Wellbeing | You are not alone!
“You are not alone.”
Think of the potential and positive impact of these four simple words. We can say this to our kids. We can tell our partners, our friends, our colleagues. We can say it to ourselves. This phrase is just one tiny gift from the podcast I just listened to.
I know I am late to this podcast party, but let me just say that there is so much in this episode to consider as a parent. I recommend you give yourself some time to commit to it (maybe scaffold in a little self-care and take a walk while you listen?). I took some notes, which served as the inspiration for the content in this first wellbeing links article for the 2021–22 school year.
Dr. Koplewicz mentions the movie Dear Evan Hansen, so let’s start by clicking here: Dear Evan Hansen Trailer for an emotional reminder of what school can feel like.
Returning to school is not easy for everyone. Is it for anyone? Especially this year.
Here’s a little of what we’re doing at UCC to help, followed by a little of what you can do.
The entire faculty at UCC now have their Mental Health First Aid qualification. We have cast a wide web of caring adults who are trained to know and notice your child beyond their academics or co-curriculars.
You don’t have to take a course, but it would be worth taking a quick glance at these guides:
Dr. Koplewicz suggests “catching your kid doing something good.” This is a strength-based approach to parenting. Students in Years 3, 4, 7 and 11 are exploring their strengths in various ways at school this year: Year 7s through the Art and Health & Life Skills curriculum; Years 3 and 4 with The Umbrella Project; and Year 11s through the lens of resilience in their advising program. Ask them about it!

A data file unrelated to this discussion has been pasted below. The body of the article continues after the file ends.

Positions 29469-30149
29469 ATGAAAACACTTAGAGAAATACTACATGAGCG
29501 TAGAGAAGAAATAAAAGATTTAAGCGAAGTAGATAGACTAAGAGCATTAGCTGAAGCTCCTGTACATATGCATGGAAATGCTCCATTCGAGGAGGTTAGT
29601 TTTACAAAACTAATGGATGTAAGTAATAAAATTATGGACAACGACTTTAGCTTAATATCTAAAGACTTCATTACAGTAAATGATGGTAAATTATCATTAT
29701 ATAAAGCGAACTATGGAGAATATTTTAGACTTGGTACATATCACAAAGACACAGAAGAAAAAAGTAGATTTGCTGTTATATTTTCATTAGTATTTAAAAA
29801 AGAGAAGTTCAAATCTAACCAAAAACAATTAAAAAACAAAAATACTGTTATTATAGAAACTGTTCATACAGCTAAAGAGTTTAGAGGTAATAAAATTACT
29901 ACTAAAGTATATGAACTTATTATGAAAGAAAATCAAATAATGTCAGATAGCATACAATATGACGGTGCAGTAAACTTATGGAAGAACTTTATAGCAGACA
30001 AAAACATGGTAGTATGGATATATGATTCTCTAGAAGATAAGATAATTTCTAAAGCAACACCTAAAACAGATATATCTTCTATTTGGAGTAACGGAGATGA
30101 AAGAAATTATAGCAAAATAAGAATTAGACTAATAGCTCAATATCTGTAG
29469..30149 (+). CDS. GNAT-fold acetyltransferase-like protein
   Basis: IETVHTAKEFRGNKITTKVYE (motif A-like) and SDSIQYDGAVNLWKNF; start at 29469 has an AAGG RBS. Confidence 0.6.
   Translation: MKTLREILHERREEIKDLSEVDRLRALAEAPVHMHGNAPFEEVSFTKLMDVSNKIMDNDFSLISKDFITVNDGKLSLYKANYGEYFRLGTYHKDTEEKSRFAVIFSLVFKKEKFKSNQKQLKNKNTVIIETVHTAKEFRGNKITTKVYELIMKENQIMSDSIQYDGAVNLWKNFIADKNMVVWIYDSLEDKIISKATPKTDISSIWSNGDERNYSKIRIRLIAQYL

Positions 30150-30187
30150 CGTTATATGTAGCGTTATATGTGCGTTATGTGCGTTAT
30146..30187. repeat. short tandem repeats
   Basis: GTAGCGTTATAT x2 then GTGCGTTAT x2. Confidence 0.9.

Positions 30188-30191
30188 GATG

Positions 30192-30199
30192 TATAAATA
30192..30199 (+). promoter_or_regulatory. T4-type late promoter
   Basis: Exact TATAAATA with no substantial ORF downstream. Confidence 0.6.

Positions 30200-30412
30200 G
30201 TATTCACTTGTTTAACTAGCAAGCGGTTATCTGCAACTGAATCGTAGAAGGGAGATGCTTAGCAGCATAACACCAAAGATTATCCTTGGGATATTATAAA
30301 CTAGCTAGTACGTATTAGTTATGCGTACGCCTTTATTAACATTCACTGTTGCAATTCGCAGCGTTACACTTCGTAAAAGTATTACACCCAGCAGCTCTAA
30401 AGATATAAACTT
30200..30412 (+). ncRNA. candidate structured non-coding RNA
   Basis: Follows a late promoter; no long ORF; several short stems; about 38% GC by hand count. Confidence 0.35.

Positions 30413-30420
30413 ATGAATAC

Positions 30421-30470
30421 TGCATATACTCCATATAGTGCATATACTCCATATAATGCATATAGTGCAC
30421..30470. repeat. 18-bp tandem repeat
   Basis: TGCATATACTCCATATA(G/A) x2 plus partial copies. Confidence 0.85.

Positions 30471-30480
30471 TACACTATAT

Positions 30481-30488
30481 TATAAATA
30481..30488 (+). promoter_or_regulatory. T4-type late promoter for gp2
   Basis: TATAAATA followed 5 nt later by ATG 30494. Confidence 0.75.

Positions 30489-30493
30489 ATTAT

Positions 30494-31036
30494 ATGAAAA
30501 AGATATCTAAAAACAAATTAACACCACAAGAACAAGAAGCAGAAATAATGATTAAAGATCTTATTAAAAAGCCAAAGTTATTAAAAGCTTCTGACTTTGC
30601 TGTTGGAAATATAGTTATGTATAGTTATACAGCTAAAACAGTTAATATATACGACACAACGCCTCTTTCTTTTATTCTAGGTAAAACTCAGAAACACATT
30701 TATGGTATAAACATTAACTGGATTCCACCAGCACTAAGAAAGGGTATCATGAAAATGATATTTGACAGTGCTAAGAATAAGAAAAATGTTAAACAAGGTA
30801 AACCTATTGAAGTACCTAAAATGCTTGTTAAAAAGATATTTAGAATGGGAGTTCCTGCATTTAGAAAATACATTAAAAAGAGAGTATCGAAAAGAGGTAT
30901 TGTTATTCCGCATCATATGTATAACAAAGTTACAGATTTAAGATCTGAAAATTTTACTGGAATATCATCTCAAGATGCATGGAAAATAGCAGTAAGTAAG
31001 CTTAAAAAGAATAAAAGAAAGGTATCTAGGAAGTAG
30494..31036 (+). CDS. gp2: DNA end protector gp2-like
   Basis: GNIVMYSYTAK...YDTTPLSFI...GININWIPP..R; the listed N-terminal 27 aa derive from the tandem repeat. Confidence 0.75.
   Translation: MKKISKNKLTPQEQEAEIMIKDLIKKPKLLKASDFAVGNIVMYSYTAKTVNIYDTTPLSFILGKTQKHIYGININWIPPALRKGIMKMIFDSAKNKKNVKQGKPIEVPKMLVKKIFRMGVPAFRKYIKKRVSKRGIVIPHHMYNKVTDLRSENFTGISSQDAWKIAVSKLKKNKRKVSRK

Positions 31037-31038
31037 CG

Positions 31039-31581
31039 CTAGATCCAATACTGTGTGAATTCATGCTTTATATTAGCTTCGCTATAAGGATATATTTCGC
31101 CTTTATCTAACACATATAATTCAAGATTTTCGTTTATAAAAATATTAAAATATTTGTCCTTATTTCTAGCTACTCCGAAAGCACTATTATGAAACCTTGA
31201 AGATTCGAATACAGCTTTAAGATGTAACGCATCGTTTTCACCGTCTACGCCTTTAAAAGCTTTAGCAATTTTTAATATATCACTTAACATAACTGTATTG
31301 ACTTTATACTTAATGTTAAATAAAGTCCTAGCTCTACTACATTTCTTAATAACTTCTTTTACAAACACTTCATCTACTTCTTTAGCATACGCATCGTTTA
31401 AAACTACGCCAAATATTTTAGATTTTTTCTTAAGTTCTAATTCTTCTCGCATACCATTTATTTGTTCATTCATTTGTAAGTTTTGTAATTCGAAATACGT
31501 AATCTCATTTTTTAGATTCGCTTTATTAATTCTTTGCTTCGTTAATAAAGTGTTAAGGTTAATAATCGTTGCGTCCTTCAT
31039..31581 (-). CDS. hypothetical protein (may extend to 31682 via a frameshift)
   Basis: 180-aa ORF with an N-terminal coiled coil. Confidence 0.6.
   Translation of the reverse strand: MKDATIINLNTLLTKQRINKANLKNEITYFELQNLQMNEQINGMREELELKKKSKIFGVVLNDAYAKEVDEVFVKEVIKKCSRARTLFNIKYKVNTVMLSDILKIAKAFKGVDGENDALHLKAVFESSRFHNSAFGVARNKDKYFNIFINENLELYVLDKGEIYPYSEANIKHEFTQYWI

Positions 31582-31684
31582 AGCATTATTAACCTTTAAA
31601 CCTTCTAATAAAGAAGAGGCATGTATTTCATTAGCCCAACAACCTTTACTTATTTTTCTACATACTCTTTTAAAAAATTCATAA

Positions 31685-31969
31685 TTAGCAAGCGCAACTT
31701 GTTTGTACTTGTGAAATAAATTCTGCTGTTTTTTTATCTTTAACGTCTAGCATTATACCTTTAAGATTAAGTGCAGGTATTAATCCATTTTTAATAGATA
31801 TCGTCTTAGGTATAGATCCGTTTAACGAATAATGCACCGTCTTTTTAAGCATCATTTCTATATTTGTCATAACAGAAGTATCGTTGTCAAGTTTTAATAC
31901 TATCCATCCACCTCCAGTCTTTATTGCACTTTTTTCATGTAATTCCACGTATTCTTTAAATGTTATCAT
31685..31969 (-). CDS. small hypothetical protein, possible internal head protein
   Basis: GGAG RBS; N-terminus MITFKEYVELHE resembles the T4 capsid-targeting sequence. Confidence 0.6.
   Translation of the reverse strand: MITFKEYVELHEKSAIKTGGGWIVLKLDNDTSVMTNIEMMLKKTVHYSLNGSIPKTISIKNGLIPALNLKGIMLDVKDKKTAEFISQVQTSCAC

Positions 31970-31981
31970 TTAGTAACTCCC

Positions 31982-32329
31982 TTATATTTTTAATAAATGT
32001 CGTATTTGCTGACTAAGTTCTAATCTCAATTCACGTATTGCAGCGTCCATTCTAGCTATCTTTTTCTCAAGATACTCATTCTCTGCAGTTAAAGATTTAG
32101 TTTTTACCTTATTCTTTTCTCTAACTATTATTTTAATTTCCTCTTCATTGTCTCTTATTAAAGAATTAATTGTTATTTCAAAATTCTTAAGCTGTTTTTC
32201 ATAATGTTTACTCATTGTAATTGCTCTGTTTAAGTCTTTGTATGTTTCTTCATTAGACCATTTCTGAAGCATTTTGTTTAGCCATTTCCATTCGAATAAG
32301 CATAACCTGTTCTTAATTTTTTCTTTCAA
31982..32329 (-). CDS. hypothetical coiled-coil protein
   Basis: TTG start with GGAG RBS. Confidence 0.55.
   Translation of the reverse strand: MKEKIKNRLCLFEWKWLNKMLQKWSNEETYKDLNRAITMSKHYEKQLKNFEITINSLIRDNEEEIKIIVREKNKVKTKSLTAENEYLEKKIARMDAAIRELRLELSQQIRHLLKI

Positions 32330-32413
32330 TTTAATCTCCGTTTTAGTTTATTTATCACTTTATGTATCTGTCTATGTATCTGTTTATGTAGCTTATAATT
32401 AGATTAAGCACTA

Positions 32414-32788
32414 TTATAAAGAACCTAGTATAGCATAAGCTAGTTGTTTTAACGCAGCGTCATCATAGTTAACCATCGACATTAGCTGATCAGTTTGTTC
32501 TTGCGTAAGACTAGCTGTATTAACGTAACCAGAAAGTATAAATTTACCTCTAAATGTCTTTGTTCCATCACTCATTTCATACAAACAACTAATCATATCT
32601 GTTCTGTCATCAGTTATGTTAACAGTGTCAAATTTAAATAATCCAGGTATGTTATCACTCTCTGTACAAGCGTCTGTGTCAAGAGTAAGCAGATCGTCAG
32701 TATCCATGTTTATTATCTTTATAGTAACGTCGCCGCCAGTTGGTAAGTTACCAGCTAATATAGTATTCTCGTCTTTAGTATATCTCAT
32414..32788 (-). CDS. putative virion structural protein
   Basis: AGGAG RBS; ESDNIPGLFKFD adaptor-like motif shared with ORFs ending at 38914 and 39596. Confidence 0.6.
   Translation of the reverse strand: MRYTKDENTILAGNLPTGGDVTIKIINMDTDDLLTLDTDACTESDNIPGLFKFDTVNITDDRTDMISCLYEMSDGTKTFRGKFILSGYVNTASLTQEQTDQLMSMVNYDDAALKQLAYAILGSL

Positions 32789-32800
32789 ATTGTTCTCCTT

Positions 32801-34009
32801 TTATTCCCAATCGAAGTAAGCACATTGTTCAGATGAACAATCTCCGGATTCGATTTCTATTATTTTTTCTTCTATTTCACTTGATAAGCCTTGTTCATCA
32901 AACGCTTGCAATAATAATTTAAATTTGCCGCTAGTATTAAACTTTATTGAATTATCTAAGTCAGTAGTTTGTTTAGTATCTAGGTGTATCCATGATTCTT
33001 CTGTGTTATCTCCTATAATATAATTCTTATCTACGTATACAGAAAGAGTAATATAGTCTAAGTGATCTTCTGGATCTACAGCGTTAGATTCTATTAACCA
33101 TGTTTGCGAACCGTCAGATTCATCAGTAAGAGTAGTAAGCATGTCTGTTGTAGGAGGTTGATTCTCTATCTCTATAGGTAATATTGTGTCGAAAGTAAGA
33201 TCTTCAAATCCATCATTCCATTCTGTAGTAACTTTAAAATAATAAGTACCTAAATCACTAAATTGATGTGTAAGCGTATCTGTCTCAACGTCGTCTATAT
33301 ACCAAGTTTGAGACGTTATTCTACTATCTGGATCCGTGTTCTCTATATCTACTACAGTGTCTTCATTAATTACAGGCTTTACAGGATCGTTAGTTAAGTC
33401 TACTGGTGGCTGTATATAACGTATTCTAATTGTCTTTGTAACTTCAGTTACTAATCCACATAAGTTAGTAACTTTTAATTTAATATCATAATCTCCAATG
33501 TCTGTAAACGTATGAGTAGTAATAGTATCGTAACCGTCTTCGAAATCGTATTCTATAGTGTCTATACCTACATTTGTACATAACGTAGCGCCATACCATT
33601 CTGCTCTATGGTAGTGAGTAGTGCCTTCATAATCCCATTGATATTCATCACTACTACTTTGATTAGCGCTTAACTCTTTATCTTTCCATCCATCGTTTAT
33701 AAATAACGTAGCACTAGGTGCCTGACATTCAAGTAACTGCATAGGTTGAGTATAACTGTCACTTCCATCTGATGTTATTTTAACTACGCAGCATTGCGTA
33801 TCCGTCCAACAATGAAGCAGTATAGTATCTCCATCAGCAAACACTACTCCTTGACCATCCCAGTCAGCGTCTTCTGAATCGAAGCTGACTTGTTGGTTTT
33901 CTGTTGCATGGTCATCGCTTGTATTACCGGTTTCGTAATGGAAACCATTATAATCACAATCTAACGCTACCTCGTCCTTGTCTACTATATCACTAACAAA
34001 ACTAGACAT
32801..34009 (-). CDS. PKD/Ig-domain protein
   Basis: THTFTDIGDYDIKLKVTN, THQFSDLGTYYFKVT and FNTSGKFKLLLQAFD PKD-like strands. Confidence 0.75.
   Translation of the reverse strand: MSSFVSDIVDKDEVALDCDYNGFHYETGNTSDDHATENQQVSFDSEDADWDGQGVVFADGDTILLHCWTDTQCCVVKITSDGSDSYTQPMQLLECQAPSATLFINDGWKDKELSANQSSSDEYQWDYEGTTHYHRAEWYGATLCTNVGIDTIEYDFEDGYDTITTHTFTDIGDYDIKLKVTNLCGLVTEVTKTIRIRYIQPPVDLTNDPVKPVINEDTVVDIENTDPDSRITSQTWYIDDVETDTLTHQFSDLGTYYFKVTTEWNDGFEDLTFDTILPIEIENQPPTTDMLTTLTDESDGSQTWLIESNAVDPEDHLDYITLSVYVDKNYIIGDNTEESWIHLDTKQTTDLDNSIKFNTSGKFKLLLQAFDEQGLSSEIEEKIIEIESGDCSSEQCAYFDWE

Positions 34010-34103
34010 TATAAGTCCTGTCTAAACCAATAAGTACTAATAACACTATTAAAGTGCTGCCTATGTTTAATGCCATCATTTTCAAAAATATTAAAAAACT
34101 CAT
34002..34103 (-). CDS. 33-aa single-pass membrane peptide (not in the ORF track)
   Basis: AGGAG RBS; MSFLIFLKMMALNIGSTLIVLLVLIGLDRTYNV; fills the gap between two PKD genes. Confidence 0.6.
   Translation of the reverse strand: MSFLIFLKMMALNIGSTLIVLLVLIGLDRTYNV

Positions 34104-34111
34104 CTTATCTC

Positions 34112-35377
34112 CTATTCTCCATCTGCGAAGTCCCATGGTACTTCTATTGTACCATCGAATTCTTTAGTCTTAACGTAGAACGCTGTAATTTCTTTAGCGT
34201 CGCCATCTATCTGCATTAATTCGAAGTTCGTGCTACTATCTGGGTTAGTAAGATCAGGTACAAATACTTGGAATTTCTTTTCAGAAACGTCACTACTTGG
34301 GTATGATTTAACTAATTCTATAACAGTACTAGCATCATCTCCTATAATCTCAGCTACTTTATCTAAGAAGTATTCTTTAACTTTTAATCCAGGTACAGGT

You might invite all members of your family to take the (free) Values in Action survey (there is an adult version as well as a youth one) and then have some discussion around how strengths contribute to the family dynamic and how they can help you appreciate one another. Or just take a look at this umbrella together. This would be especially awesome if you have these chats over family dinner, which we know is proven to have a huge impact in regards to supporting kids’ mental health.
“Everyone has worries. What do you worry about?” — that’s something Dr. Koplewicz often says to his clients. This could be a helpful question to ask your child. Psychotherapist Dr. Lori Gottlieb’s teenage son Zachary just penned this powerful article in Time magazine: It’s Time for Boys to Talk about Emotional Health. Zachary is right. We can do better to help boys understand and navigate emotions. The Upper School advising program makes space for these kinds of conversations, specifically relevant to their developmental stage, and supports the students with skills and habits they can practice.
And what about you and your emotional landscape these days? You are not alone. Dax and Dr. Koplewicz spoke about parental stress and the need for parents to self care. Here are Six Ways to Deal with Parental Burnout. I have already test driven this one and it worked: Try a mindful break, such as the “STOP” method: Stop. Take a deep breath with a longer exhale. Dig your feet into the ground as you tune into your five senses. Observe what you’re thinking and feeling. Then decide on the “next right thing” and Proceed with intention.
Your feedback and questions are always welcome.
Coordinator, Student Wellbeing Programs and Year 9 Coordinator